Photo of senior research scientist Bill CochlanFor the experiment, about 20,000 pounds of acidified iron sulfate -- an essential micronutrient needed for plant life -- was pumped slowly in the ship's wake to enrich two test patches of the Southern Ocean, acting as massive test tubes 225 square kilometers in size. Cochlan's team conducted a crucial aspect of the experiments, addressing how the iron enrichment affects the microscopic plants' nutrition, specifically the types of nitrogen used for growth. "Big and small phytoplankton cells tend to prefer different forms of the various nitrogen substrates dissolved in seawater," Cochlan said, "such as ammonium and urea for small cells versus nitrate for larger cells like diatoms. It’s the big ones that tend to sink out quickest and form the majority of the export flux."

Both test patches responded to the iron enrichment with increased growth of phytoplankton, resulting in phytoplankton blooms with increased photosynthetic rates, faster nitrate consumption and depleted concentrations of dissolved carbon dioxide, and other biological processes that enhance the shift of carbon dioxide from the atmosphere into the sea.

"The resulting phytoplankton blooms were so massive that they were easily observable from space with ocean color satellites, and in fact these images were relayed to the ships at sea to aid in the tracking of the patches’ position," noted Cochlan.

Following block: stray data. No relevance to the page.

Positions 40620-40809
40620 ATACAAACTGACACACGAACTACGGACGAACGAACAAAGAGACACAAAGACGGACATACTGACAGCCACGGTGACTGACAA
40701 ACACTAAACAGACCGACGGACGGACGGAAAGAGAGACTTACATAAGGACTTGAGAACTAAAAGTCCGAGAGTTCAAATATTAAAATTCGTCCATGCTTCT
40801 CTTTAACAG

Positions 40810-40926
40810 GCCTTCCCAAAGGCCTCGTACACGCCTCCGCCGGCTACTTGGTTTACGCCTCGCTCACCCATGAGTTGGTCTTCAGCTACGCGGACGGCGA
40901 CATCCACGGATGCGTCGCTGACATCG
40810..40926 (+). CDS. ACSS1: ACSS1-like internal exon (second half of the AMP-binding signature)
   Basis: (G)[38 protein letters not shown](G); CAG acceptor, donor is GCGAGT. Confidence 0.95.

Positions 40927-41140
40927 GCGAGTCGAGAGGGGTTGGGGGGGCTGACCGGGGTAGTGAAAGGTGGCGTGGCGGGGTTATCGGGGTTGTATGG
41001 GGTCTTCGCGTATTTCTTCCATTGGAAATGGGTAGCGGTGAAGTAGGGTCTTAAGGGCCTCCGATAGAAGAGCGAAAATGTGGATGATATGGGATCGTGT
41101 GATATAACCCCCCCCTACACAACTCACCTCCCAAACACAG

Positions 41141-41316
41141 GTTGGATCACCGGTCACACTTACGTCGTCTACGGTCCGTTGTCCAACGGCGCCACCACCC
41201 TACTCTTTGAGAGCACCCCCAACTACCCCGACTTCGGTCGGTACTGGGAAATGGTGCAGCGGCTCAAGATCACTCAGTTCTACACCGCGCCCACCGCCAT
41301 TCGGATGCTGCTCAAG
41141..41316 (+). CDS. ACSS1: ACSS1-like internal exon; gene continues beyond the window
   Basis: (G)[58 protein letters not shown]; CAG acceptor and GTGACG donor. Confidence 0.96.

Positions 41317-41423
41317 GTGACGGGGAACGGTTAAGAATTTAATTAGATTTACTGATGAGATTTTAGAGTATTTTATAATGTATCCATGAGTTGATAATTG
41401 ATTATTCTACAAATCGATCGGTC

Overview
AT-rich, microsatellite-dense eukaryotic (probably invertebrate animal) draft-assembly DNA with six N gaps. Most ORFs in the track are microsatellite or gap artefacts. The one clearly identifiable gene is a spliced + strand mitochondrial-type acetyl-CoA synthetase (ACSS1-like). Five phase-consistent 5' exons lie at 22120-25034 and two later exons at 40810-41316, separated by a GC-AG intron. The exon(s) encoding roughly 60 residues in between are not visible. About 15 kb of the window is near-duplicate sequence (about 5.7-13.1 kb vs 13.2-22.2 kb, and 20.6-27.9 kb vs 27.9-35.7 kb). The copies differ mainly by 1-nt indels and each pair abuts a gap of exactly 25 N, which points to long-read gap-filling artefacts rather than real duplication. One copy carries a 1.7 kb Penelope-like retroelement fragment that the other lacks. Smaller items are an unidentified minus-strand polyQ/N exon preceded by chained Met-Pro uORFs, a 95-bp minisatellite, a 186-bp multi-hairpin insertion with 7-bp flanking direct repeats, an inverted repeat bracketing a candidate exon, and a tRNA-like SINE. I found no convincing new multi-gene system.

Continued mesoscale iron experiments are planned this July and August in the western North Pacific Ocean off Japan. Cochlan just returned from a final logistics meeting at the University of Tokyo to plan for the two-ship operation termed "Subarctic Pacific Iron Experiment for Ecosystem Dynamics Study" (SEEDS-II), an international effort involving scientists from the U.S., Canada and Japan.

The Romberg Tiburon Center contingent, funded by the U.S. Department of Energy and the National Science Foundation, will include both undergraduate and graduate student researchers and two high school teachers specialized in marine science research. The school teachers will be involved in outreach activities on board, and will gain unique hands-on oceanographic experiences to bring back to their classrooms in Torrance, Calif., and Cincinnati, Ohio.

The SFSU researchers will be at sea for six weeks, evaluating longer-term issues associated with large-scale iron enrichment.

-- Ellen Griffin
Photos: Cochlan -- Diane Fenster; Phytoplankton -- Karen Selph, University of Hawaii; Sample collecting -- Kenneth Coale, Moss Landing Marine Laboratories

Note: For more background on the SOFeX project, see a recent article by student Caeli Quinn in the College of Science & Engineering online magazine, InterSci. (Adobe Acrobat required) or see the press release from Moss Landing Marine Laboratories.


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Last modified July 27, 2004 by University Communications